Friday, October 31, 2008
I guess I thought of these lines for the obvious reason, I've been crying a lot lately. This morning I was bawling and called in to work a couple of hours late because it's my fifteenth wedding anniversary, and Halloween, and while I'd like to go out and do something fun, I just don't have the heart. I feel like curling up under the covers with a couple cases of hard liquor and not emerging until I feel better, which might be a while. Right now, I'm thinking vodka, tequila, and maybe a decent Scotch, just for variety.
Of course, I'm still hurting from my mom's death, and the legal/financial mess she left behind. And the problems NSA and I have been having don't help. And the fact that I really dislike my job, but the economy's not doing so well and I'm afraid to quit. Fuck.
Tuesday, October 28, 2008
I left early the next morning. From San Diego to Seattle, passengers were sparse, I had a row of seats to myself. Not so on the flight from Seattle to Anchorage, and while the guy next to me was clearly in a chatty mood, my teary face didn't encourage conversation.
I arrived at my final destination in the late afternoon, took care of some necessary paperwork, and went to see my mother. An old friend of hers was already there, keeping vigil with candles and incense. The morgue is located in the old part of the hospital; a small, locked, unlabeled room containing two horizontal refrigerators, some filing cabinets, and various bits of office equipment. It also allows access to the telephone room, a fact that I'm sure the poor repair man resented, since he had to contend with the two of us and my mom just to do his job.
She looked kind of beautiful in the candle light. Her eyes and mouth were closed (something I was worried about), brow smooth and hair sleek. Her expression was peaceful, seemingly slightly concerned, like maybe there was some small matter she had forgotten to tell me about. With the overhead fluorescents on, she was, I guess the right words are deathly pale. Except for the beds of her fingernails, which were slightly purplish, strangely dark. I sat and talked to her for awhile, not because I was sure, like her friend, that she would hear me, but because I needed to, and because it felt like the right thing to do. I told her I loved her, and that I hoped all of her questions were answered.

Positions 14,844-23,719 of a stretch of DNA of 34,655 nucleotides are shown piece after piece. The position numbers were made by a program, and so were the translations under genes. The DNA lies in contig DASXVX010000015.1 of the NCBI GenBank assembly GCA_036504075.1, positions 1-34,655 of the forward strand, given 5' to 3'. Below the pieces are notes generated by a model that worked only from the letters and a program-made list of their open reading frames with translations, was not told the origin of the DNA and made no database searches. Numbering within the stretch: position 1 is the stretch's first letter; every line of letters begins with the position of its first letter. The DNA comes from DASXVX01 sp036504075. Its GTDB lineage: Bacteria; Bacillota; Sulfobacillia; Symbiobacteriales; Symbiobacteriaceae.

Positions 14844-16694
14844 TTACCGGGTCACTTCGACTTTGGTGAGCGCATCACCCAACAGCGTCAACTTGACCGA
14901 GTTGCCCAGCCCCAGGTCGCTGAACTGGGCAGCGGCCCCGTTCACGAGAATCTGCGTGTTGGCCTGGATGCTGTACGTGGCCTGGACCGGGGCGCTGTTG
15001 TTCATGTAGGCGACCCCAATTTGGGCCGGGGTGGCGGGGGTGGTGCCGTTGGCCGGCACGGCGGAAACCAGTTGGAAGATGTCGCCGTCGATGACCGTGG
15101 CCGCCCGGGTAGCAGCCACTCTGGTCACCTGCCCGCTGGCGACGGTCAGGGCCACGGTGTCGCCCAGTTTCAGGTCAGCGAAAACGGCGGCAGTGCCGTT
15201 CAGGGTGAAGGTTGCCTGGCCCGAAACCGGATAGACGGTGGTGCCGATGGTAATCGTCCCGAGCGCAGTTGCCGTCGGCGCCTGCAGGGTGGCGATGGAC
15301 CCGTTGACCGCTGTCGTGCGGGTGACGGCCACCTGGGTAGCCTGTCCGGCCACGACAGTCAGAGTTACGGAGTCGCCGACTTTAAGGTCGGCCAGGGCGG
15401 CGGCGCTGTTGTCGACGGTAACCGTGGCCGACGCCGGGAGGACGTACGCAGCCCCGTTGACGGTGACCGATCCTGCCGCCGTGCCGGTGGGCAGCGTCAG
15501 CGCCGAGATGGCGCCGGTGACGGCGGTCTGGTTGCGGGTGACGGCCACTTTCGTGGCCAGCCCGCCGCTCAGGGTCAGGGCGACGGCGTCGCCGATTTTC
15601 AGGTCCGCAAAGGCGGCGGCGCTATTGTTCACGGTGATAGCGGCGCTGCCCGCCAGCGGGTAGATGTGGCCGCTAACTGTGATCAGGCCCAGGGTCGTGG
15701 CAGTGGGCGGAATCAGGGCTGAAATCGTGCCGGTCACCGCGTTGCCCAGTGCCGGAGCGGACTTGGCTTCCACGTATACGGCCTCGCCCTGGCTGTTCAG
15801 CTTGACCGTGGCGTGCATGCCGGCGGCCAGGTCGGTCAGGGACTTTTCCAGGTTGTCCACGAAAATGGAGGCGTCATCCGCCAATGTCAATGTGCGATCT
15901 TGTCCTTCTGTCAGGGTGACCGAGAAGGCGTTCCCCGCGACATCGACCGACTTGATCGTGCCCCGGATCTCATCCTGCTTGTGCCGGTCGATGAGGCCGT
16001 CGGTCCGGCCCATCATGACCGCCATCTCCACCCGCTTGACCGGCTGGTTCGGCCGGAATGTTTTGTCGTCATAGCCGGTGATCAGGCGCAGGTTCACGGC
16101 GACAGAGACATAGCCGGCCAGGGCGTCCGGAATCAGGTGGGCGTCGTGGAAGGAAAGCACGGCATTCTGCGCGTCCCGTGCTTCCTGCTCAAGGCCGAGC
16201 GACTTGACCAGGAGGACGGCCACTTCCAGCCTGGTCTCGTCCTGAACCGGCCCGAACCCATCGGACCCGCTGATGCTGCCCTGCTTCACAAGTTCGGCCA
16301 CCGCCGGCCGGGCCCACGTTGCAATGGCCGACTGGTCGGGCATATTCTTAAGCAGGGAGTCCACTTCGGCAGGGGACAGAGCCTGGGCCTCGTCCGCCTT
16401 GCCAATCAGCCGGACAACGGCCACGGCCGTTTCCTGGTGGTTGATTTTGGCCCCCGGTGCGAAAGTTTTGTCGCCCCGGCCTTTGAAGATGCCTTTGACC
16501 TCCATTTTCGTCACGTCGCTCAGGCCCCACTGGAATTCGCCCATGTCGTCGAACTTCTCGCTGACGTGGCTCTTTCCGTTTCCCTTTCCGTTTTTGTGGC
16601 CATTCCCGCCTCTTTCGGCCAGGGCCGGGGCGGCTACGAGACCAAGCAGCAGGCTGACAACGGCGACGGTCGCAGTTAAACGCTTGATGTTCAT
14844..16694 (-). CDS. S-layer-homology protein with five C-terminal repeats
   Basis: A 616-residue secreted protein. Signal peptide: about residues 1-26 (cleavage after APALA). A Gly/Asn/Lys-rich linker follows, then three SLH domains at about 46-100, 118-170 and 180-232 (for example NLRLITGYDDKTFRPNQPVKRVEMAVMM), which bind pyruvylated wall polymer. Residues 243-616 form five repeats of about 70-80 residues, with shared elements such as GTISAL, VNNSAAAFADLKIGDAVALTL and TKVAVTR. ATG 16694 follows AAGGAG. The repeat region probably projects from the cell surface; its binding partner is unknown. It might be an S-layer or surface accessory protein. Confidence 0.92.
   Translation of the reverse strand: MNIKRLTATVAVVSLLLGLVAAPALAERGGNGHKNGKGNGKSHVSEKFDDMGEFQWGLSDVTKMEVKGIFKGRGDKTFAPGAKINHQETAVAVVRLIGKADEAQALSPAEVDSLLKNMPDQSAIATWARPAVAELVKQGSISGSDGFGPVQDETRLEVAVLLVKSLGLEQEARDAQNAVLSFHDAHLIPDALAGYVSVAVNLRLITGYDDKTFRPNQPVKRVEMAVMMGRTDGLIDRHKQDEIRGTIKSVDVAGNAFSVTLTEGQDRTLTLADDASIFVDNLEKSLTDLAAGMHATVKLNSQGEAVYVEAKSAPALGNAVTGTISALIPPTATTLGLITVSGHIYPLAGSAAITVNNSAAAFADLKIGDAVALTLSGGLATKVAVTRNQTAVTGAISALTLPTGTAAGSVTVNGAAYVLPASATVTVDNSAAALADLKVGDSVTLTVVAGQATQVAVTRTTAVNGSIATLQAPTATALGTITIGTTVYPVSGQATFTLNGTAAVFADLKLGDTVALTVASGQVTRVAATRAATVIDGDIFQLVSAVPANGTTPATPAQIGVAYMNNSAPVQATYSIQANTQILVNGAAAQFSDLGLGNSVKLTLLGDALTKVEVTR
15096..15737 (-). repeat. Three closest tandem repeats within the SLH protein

Wednesday, October 15, 2008
And then 9/11 happened, and the path got really dark and twisty, and Americans grew afraid and suspicious and demanded protection pretty much at any cost.
I made some bad career choices, NSA was in a car accident and became disabled, a close friend's eldest daughter was diagnosed with leukemia. There were some good moments, and the 2004 race gave me hope, only to be dashed with that same smug, smirky face. Things trudged along, getting slowly worse for the majority of the country. And then when the economy is tanking, the Dow bouncing like a Superball, my mom faces a crisis of her own. Barring any miracles, I know what Mom's outcome will be, I can only hope the nation fares better. It might sound strange, but when I see the micro reflected in the macro, I feel like maybe change on a larger scale will help me personally, too. Like maybe a leap of faith taken with an honest-to-goodness idealist is exactly what America, and I, need. I guess I'll just have to see.